He lay down, then, under the willows, listening, with a melancholy impossible to describe, to the murmur of the water that flowed at his side. All at once he started; the noise of cannon was brought distinctly to him by the wind.
"Ah!" said he, "I shall arrive too late; they are attacking Antwerp."
His first idea was to rise, mount his horse, and ride on as quickly as possible; but to do this he must quit the lady, and die in doubt, so he remained.
During two hours he lay there, listening to the reports. He did not guess that what he heard was his brother's ships blowing up. At last, about two o'clock, all grew quiet.
"Now," thought Henri, "Antwerp is taken, and my brother is a conqueror; but after Antwerp will come Ghent, and then Bruges; I shall not want an occasion for a glorious death. But before I die I must know what this woman wants in the French camp."
He lay still, and had just fallen asleep, when his horse, which was grazing quietly near him, pricked up his ears and neighed loudly.
Henri opened his eyes. The animal had his head turned to the breeze, which had changed to the southeast, as if listening.
"What is it, my good horse?" said the young man; "have you seen some animal which frightened you, or do you regret the shelter of your stable?"
The animal stood still, looking toward Lier, with his eyes fixed and his nostrils distended, and listening.
"Ah!" said Henri, "it is more serious; perhaps some troops of wolves following the army to devour the corpses."
The horse neighed and began to run forward to the west, but his master caught the bridle and jumped on his back, and then was able to keep him quiet. But after a minute, Henri himself began to hear what the horse had heard. A long murmur, like the wind, but more solemn, which seemed to come from different points of the compass, from south to north.
"What is it?" said Henri; "can it be the wind? No, it is the wind which brings this sound, and I hear the two distinctly. An army in march, perhaps? But no; I should hear the sound of voices and of regular marching. Is it the crackling of a fire? No, there is no light in the horizon; the heaven seems even to grow darker."
The noise redoubled and became distinct; it was an incessant growling and rolling, as if thousands of cannon were being dragged over a paved road. Henri thought of this. "But no," said he, "there is no paved road near."
The noise continued to increase, and Henri put his horse to the gallop and gained an eminence.
"What do I see?" cried he, as he attained the summit. What he saw his horse had seen before him; for he had only been able to make him advance by furious spurring, and when they arrived at the top of the hill he reared so as nearly to fall backward. They saw in the horizon an infinite body rolling over the plain, and visibly and rapidly approaching. The young man looked in wonder at this strange phenomenon, when, looking back to the place he had come from, he saw the plain beginning to be covered with water, and that the little river had overflowed, and was beginning to cover the reeds which a quarter of an hour before had stood up stiffly on its banks.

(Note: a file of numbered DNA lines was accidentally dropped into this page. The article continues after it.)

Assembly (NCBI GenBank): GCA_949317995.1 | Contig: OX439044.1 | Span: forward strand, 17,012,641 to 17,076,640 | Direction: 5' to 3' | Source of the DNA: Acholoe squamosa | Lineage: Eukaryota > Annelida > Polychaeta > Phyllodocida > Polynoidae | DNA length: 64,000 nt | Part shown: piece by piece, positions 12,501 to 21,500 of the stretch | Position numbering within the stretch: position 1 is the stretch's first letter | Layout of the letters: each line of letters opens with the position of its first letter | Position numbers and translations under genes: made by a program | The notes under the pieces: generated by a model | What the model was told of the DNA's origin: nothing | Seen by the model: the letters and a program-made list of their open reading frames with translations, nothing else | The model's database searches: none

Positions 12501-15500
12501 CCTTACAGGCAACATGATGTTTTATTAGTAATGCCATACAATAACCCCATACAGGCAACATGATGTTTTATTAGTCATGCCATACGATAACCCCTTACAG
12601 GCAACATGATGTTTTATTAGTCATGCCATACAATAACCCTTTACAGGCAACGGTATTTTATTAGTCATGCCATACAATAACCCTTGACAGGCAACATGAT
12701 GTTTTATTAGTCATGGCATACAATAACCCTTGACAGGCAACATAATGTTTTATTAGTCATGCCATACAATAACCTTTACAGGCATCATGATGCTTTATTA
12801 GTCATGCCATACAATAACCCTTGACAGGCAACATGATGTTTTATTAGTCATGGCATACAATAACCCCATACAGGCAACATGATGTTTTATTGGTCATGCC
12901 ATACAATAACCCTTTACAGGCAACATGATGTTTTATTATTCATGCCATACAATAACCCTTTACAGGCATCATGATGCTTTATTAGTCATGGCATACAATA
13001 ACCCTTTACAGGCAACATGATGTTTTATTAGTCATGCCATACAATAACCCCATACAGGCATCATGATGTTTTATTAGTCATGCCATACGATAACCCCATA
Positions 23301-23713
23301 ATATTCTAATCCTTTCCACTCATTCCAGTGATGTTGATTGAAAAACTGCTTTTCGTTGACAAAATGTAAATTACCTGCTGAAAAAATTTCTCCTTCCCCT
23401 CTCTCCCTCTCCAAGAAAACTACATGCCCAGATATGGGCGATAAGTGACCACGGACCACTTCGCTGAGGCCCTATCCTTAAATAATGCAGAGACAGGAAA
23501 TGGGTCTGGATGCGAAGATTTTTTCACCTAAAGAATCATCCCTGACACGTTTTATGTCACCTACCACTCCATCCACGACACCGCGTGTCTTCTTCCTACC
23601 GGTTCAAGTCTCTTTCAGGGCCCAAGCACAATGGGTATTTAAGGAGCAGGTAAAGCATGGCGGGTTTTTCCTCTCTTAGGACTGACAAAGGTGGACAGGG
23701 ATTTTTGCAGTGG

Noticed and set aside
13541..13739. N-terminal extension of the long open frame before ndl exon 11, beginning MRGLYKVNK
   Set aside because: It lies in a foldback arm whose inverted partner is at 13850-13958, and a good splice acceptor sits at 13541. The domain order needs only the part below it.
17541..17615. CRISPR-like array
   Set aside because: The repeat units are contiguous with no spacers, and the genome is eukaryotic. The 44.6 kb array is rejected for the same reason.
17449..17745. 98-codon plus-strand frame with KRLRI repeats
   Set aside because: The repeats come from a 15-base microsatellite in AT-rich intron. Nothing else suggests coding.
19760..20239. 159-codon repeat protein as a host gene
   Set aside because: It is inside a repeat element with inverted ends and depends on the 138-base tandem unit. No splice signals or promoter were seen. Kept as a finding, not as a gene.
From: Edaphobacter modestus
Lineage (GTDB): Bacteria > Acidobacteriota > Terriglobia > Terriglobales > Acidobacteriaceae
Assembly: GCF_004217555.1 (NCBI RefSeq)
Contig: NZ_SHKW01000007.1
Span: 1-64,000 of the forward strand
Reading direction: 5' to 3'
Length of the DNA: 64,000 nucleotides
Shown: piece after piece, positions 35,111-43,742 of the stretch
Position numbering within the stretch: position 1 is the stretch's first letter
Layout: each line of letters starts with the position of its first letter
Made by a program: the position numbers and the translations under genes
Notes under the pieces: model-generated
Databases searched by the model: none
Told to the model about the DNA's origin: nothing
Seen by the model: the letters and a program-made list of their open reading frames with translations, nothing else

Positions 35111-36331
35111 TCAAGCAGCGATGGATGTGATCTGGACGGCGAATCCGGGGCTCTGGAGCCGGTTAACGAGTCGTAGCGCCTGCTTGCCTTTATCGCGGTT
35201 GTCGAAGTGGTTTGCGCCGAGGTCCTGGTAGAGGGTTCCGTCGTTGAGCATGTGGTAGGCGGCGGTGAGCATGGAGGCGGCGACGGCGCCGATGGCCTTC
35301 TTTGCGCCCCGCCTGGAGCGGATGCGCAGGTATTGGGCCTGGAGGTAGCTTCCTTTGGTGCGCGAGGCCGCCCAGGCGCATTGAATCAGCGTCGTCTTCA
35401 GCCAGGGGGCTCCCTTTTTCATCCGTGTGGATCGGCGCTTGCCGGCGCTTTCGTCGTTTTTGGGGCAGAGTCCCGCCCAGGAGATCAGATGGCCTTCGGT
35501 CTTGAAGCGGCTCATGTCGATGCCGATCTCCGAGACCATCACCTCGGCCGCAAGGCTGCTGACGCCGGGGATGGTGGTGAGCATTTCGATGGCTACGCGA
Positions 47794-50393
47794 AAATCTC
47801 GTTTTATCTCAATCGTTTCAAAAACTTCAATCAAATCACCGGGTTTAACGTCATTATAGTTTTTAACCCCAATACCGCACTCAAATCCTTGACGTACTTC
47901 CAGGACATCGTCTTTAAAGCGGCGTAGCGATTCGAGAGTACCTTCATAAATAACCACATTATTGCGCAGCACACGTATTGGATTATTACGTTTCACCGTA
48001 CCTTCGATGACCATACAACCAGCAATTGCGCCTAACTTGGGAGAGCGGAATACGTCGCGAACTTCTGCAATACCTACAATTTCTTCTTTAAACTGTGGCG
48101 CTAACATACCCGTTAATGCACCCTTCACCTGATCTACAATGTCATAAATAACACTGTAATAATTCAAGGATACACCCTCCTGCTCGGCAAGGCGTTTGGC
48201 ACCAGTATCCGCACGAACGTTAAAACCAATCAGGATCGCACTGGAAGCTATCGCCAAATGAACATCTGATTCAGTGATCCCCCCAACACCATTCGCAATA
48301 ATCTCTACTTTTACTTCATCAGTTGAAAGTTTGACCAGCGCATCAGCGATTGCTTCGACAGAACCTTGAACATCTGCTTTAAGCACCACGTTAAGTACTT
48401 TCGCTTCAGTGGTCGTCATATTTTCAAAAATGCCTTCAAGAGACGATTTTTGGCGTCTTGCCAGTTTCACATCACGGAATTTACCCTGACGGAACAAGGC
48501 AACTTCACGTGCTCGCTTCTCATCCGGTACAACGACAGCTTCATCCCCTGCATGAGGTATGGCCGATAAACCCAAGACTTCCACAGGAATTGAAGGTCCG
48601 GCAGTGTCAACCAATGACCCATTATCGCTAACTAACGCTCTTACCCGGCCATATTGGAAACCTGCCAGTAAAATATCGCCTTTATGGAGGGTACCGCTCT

"Fool that I am," cried he, "I never thought of it. The water! the water! The Flemings have broken their dykes!"
Henri flew to the house, and knocked furiously at the door.
"Open! open!" cried he.
No one replied.
"Open, Remy!" cried he, furious with terror; "it is I, Henri du Bouchage."
"Oh! you need not name yourself, M. le Comte," answered Remy from within, "I recognized you long ago; but I warn you, that if you break in the door you will find me behind it, with a pistol in each hand."
"But you do not understand," cried Henri; "the water; it is the water!"
"No fables, no pretexts or dishonorable ruses, M. le Comte; I tell you that you will only enter over my body."
"Then I will pass over it, but I will enter. In Heaven's name, in the name of your own safety and your mistress's, will you open?"--"No."
Henri looked round him, and perceived an immense stone. He raised it and threw it against the door, which flew open. A ball passed over Henri's head, but without touching him; he jumped toward Remy, and seizing his other arm, cried, "Do you not see that I have no arms? do not defend yourself against a man who does not attack. Look! only look!" and he drew him to the window.
"Well," said he, "do you see now?" and he pointed to the horizon.
"The water!" cried Remy.
"Yes, the water! it invades us; see, at our feet, the river overflows, and in five minutes we shall be surrounded."
"Madame! madame!" cried Remy.
"Do not frighten her, Remy; get ready the horses at once."
Remy ran to the stable, and Henri flew up the staircase. At Remy's cry Diana had opened her door; Henri seized her in his arms and carried her away as he would have done a child. But she, believing in treason or violence, struggled, and clung to the staircase with all her might.
"Tell her that I am saving her, Remy!" cried Henri.
Remy heard the appeal, and cried:
"Yes, yes, madame, he is saving you, or rather he will save you. Come, for Heaven's sake!"